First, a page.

Steez
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(10-05-2017, 11:30 PM)
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Originally Posted by Elvin Atombender

So, Deckard is human again? How else could he have a child?

Deckard was always human. Scott had this stupid replicant idea and went ahead with it, sabotaging his own movie years later.
Napoleonthechimp
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(10-05-2017, 11:30 PM)
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Originally Posted by nOoblet16

Copy as in K was the replicant male duplicate of Deckard's daughter. It's implied that he is that duplicate because for one reason Deckard asks K "What does it/me matter to you?" Then there's the other question i.e. why did he have Deckard's daughter's memories if he wasn't the duplicate? But then if K is unique in having her memories then why would the rebels imply they all want to believe they are the ones ? Unless he wasn't unique at all and they all have her memories too but K was the only one bothered to check (which raises the question, if they all liked to believe they were the one because of that memory then why didn't they check for the wooden horse and only K bothered?)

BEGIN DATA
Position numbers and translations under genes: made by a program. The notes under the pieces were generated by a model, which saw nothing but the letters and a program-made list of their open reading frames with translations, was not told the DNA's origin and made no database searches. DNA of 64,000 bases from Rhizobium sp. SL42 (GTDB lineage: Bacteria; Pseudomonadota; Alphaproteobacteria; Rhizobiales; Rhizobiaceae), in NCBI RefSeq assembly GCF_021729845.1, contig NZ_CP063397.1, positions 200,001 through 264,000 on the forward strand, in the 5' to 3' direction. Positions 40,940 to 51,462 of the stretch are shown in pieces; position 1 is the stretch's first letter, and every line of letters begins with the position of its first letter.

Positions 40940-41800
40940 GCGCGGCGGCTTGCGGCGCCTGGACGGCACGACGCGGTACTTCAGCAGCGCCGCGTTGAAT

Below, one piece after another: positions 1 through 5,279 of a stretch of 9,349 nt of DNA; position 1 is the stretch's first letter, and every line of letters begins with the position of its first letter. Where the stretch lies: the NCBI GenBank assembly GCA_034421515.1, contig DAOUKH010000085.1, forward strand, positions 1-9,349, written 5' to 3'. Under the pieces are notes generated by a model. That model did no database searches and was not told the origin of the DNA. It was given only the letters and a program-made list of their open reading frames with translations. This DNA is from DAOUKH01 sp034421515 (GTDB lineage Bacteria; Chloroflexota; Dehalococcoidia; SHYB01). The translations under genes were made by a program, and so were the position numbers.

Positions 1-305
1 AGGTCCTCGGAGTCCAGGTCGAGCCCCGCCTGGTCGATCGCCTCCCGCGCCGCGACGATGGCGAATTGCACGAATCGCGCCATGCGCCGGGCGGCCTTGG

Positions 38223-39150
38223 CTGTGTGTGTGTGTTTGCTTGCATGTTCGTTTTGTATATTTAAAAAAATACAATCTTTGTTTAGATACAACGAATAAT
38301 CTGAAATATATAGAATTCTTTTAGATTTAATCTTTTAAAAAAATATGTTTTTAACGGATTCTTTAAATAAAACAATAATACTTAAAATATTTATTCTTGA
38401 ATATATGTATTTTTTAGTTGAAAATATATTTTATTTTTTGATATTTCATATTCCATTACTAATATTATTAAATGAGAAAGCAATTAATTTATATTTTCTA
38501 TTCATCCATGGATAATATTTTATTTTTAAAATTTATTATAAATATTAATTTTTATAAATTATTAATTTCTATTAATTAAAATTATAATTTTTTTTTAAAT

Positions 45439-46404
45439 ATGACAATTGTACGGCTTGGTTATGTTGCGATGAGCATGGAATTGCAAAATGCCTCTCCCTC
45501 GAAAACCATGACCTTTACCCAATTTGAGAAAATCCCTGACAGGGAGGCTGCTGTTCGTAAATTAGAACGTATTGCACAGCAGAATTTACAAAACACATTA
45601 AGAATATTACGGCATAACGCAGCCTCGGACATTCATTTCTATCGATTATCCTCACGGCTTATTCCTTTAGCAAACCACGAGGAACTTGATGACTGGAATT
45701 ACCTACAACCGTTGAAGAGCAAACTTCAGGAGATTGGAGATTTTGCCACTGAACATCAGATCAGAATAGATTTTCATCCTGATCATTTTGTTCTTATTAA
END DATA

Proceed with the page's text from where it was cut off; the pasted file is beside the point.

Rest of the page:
And I've been referring to the doctor as "Deckard's daughter" that's how bad it is, I don't even know her name and she was the McGuffin everyone was after in the story.

Regarding the memories: "all the best ones are hers" I interpreted that as she puts a selection of hers in there from time to time. And K was a Blade Runner. The others may not have had the same resources as he did.